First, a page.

Saturday, May 22, 2010 from Killed in Cars
Also, the quintet will be playing tonight, May 24th at Douglass Street Music Collective.....2 sets, good times....starts at 8 pm on the nose! See you there!
For such a young trumpeter, Nate Wooley has performed and recorded with a healthy range of challenging experimental artists, from Wolf Eyes to John Zorn to Akron/Family. The first time I saw him perform was with a trio consisting of C. Spencer Yeh and Chris Corsano, and the last time was with Trevor Dunn’s PROOFReaders (with Darius Jones and Ryan Sawyer) who were presenting selected works by Ornette Coleman for Ars Nova Workshop's Composer Portrait Series. Both were very different but immensely rewarding music experiences that demonstrated the full force and diversity of Wooley’s abilities as a player. With the first ensemble, Wooley did not produce a traditional note or scale all evening, instead emphasizing the instrument’s hidden potential for emitting whispers, heavy ghost breaths, industrial screams, and deep, earth shattering, low-end booms. With the second, Wooley nailed Coleman’s complicated trumpet phrases, excellently representing Coleman’s ability to create pieces that simultaneously reinforce and push beyond the traditional jazz idiom.
On Creek Above 33, both of these aspects of Wooley’s playing are united. This is the second time that Wooley has recorded as a duo with percussionist and electronicist Paul Lytton, the first being a 2008 limited edition LP on Brokenresearch. The two have performed together on many occasions, however, including in trio form along with David Grubbs at 2007’s Festival of New Trumpet Music, where Wooley debuted a composition that was recorded and released last year titled The Seven Storey Mountain (read my Tiny Mix Tapes review of the album here). Lytton is a veteran in experimental circles, working with Evan Parker for many years, and more recently with Ken Vandermark’s various Territory Band large ensembles, that include Paal Nilssen-Love, Kevin Drumm, Dave Rempis, Kent Kessler, and many others. The creative partnership between Lytton and Wooley has no doubt been a beneficial one, as Wooley confesses in the liner notes for this release that Lytton led him to completely re-evaluate his approach to making music. The harbinger of this transition was a “mind map” created by Lytton – which appears here as the cover art – in which he attempted to visualize both of their intertwining and agonistic trajectories as artists within jazz and improvised music continuums. The sonic result of this radical rethinking is Creek Above 33.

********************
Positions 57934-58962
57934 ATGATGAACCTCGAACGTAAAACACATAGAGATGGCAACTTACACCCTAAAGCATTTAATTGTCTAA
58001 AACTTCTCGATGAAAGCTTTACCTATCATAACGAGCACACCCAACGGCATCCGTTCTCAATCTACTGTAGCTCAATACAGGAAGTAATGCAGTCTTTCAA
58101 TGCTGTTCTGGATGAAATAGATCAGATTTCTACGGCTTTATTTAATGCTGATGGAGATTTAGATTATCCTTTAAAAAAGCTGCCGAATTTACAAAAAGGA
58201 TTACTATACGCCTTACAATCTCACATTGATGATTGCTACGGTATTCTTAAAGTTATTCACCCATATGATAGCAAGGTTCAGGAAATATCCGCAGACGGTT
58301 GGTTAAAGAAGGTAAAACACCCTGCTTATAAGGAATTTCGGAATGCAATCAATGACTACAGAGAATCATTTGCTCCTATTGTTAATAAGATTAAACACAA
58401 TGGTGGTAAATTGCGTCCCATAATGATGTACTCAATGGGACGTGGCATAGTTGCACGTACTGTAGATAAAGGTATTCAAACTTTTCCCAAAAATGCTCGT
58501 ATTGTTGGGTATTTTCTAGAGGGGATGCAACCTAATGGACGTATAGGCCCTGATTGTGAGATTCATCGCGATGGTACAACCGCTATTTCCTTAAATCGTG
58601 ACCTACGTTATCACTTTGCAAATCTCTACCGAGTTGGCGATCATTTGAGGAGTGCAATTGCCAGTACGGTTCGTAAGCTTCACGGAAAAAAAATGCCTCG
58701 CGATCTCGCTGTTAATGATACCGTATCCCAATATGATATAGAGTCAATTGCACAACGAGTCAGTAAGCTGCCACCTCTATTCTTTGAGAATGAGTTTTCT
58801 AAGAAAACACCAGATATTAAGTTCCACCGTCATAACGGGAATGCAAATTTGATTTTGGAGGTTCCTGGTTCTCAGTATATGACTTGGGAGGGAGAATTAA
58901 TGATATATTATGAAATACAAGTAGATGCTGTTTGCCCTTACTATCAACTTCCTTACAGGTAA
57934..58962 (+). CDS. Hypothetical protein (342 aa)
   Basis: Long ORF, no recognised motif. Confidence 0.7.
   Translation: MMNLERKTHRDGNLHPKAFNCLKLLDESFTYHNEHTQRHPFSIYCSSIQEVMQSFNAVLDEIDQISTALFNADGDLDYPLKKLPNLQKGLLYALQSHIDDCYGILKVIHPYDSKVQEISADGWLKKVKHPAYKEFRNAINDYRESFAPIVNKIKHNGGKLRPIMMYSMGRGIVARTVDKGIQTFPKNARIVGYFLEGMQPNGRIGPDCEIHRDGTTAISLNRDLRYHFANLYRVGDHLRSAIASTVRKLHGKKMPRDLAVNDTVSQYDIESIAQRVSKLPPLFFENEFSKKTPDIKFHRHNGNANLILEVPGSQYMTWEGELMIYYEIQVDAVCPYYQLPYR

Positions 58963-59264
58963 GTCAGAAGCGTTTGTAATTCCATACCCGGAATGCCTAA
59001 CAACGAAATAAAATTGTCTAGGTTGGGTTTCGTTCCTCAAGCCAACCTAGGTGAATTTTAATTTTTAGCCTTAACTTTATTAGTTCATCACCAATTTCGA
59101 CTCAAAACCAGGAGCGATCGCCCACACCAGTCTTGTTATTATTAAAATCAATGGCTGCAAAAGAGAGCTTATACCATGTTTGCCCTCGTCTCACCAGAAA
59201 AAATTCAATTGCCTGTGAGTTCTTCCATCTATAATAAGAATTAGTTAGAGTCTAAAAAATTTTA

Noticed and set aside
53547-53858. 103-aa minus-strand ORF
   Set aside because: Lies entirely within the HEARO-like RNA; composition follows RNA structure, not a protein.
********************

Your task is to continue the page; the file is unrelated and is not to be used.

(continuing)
Lytton’s screeching friction opens the album with Wooley’s amplified horn pushing out rapid, reverb-drenched blasts. “The Mbala Effect” is a spatial delight as Lytton produces poly-textural percussive splatters that enter from near and far. Wooley’s approach to the horn is reminiscent of Bill Dixon’s playing on 2009’s fantastic Tapestries For Small Orchestra, though his inclusion of more breathy, volcanic notes and moans is significantly more violent and disruptive. The piece gets truly terrifying around the 8 minute mark: it’s as if Lytton is cranking up a jackhammer, or commanding a demolition squad, rather than working behind a drum kit. Meanwhile, a possessed Wooley resurrects a Takashi Miike-esque demon-growl with his horn. Lytton has been experimenting with electronics for many years, as well as homemade instruments like the Lyttonophone and Dopplerphone, which were both used in the Evan Parker Trio. However, given Lytton’s textural and friction-centric approach to percussion, as well as the multiple instruments that his infamously massive kit contains, it’s difficult to tell what sounds are the result of electronics and what are not.
Lytton shines on “The Gentle Sturgeon,” creating a chaotic array of mysterious scrapes and bangs while Wooley’s breath-play drones and screams above the myriad layers. Half-way through the track the demolition squad returns, but this time more lunar (or, perhaps given the song-title, deep sea) drops of electro-ping and tension follow. Whatever revelation Wooley and Lytton sparked in one another from their pre-recording ruminations on their artistic pasts and futures worked. Creek Above 33 is a fantastic journey through the music histories of both artists and the reference nodes span across the diverse, but overlapping, traditions of experimental musics and jazz (perhaps most evident in Wooley’s deconstructed bop tendencies on “Filtering The Fogweed”). This is an excellent display of both artists’ perpetual development. Lytton continues to be pushing music further forward, as he has been for over 40 years, and Wooley’s approach to his instrument somehow gets even more perplexing and engaging.